A legal effort to shut down the Texas law that bans abortions after the heartbeat of a baby can be detected failed Monday.
The law has had a tangled legal history from the moment it took effect, with abortion advocates — abetted by the Biden administration — trying to block it while the state defends the law.
Last month, the U.S. Supreme Court allowed the law to remain in effect while legal arguments play out over whether the law violates the Roe v. Wade precedent.
The Texas law is unique among anti-abortion laws in that it authorizes members of the public to sue anyone who performs an abortion in violation of the law.
The case went to the Fifth U.S. Circuit Court of Appeals after the Supreme Court ruling. Texas now wants the case to go before the Texas Supreme Court to begin what is expected to be a series of rulings on the constitutionality of the Texas law, according to The Washington Post.
The state got its way in Monday’s ruling, which also left the law in effect while the state court debates its merits.
Both dissents from the December 10 #SCOTUS ruling had suggested that the Justices believed the district court would be able to act quickly. This decision now keeps the case in limbo — and abortion after 6 weeks in the nation’s second-largest state — a dead-letter, indefinitely. https://t.co/B7yAcWg6Tn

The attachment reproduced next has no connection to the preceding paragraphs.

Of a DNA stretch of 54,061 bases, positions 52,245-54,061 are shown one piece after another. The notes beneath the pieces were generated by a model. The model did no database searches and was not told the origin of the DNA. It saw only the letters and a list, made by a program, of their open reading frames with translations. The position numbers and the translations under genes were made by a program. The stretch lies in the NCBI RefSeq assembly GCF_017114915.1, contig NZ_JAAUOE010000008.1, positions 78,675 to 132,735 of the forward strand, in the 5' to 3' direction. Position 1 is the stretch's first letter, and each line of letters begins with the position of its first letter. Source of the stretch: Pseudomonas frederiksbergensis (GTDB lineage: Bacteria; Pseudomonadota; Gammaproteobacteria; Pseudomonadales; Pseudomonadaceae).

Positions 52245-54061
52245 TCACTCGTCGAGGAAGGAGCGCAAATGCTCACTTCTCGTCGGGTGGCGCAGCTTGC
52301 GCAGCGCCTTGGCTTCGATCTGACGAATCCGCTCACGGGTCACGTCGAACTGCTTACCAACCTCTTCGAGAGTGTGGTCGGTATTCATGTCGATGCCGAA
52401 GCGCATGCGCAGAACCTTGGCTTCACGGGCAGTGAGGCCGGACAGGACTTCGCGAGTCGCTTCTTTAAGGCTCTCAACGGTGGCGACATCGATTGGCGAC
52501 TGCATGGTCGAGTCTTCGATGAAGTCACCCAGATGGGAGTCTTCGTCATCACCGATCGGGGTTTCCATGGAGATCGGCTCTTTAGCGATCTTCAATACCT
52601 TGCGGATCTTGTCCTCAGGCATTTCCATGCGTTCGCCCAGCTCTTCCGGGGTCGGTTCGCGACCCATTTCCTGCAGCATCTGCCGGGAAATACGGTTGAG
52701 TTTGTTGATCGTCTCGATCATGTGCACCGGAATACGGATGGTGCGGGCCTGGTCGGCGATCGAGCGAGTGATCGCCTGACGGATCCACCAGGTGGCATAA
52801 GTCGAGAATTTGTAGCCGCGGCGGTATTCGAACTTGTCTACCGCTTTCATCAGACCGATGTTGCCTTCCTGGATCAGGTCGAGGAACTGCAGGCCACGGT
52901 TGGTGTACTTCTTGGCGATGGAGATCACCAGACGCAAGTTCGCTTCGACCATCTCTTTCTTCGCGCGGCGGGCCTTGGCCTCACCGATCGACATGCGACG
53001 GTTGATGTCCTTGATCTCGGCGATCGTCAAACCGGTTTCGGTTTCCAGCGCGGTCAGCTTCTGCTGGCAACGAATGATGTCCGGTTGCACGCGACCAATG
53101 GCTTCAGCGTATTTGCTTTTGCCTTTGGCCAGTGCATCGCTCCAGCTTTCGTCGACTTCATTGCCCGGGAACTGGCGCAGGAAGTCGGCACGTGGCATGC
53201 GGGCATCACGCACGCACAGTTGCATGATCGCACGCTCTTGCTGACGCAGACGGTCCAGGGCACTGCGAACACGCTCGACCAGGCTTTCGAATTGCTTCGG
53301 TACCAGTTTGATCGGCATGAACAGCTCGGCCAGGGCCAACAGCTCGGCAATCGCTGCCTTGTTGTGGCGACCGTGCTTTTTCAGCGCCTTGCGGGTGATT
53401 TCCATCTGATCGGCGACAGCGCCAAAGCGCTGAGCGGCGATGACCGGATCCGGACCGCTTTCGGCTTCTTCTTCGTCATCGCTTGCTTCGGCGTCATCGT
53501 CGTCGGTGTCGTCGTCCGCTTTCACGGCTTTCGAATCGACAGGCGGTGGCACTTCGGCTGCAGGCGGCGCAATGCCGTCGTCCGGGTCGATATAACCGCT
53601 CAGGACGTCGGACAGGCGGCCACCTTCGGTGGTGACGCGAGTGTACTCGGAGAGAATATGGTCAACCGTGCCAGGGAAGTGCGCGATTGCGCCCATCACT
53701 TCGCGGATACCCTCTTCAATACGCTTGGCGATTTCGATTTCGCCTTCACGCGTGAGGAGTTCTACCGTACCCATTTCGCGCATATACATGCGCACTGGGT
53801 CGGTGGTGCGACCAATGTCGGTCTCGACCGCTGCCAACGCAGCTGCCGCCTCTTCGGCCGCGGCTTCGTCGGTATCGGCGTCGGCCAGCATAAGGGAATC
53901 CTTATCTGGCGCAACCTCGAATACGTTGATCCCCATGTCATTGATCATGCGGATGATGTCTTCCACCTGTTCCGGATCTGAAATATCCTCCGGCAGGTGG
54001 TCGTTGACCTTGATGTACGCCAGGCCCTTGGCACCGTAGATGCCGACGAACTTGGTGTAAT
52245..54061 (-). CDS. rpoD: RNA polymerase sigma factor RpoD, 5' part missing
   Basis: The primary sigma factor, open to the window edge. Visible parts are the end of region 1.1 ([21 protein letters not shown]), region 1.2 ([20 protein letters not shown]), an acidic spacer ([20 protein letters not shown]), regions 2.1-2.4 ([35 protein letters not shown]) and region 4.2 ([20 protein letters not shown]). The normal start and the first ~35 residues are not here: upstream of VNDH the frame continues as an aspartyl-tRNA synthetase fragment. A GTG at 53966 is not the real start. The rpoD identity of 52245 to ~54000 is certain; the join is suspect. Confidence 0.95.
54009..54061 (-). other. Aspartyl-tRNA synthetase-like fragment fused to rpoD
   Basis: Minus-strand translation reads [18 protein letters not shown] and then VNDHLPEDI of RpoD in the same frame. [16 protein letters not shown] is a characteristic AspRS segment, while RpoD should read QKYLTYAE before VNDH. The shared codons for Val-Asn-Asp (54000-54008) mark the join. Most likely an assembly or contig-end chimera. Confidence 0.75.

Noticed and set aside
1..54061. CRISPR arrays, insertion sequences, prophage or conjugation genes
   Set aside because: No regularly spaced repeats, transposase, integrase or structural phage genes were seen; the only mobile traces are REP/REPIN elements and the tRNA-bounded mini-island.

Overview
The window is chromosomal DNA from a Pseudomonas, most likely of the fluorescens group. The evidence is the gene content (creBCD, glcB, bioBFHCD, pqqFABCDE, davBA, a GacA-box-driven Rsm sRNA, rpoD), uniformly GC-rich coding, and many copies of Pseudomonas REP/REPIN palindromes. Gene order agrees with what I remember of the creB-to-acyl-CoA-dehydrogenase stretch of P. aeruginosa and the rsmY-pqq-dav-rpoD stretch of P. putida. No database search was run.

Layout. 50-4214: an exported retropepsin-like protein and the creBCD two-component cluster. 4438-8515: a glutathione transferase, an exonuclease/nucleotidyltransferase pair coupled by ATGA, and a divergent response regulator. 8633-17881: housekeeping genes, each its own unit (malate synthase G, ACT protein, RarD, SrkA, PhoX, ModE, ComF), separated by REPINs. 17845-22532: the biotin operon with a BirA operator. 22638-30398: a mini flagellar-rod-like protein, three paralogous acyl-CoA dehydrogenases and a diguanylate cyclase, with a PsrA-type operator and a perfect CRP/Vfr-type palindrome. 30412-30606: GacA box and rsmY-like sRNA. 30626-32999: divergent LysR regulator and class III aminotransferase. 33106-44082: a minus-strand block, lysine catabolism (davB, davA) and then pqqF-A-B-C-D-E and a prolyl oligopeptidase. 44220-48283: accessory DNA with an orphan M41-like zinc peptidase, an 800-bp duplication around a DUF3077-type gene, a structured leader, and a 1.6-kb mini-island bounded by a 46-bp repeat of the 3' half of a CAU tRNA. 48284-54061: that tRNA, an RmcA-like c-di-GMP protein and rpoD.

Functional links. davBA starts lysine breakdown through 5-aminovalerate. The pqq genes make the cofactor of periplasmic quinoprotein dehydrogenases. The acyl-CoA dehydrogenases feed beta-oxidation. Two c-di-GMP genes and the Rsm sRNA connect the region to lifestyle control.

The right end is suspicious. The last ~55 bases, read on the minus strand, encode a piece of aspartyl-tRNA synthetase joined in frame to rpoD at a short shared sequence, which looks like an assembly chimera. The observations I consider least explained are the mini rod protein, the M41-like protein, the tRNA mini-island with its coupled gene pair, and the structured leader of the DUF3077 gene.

— Steve Vladeck (@steve_vladeck) January 17, 2022
“This decision now keeps the case in limbo — and abortion after 6 weeks in the nation’s second-largest state — a dead-letter, indefinitely,” wrote Steve Vladeck, a University of Texas School of Law professor.
The decision by the appeals court came with Judges Edith Jones, appointed by former President Ronald Reagan, and Kyle Duncan, appointed by former President Donald Trump, supporting sending the law back for review while it remains in effect.
The judges wrote that they believed they were acting in the manner the Supreme Court intended when it sent the Fifth District the case.
Judge Stephen A. Higginson, appointed by former President Barack Obama, opposed that ruling.
“This further, second-guessing redundancy, without time limit, deepens my concern that justice delayed is justice denied, here impeding relief ordered by the Supreme Court,” he wrote in a dissent.
The pro-abortion Center for Reproductive Rights, attacked the ruling, according to Axios.
Texas officials are employing a “delay tactic” to block abortion providers “from getting back to the district court and obtaining a declaration once and for all that the ban is unconstitutional,” it wrote in a statement from Nancy Northup, the group’s president and CEO.
“As a result, Texans will continue to have to travel hundreds of miles to access abortion care, and those without means to do so will be forced to continue their pregnancies,” the statement said.
John Seago, legislative director for Texas Right to Life, has said every day the law lives, so do children.
“While all of these complicated legal questions are untangled, we already every day have our victory. Courts have allowed this law to stay in effect,” he said.
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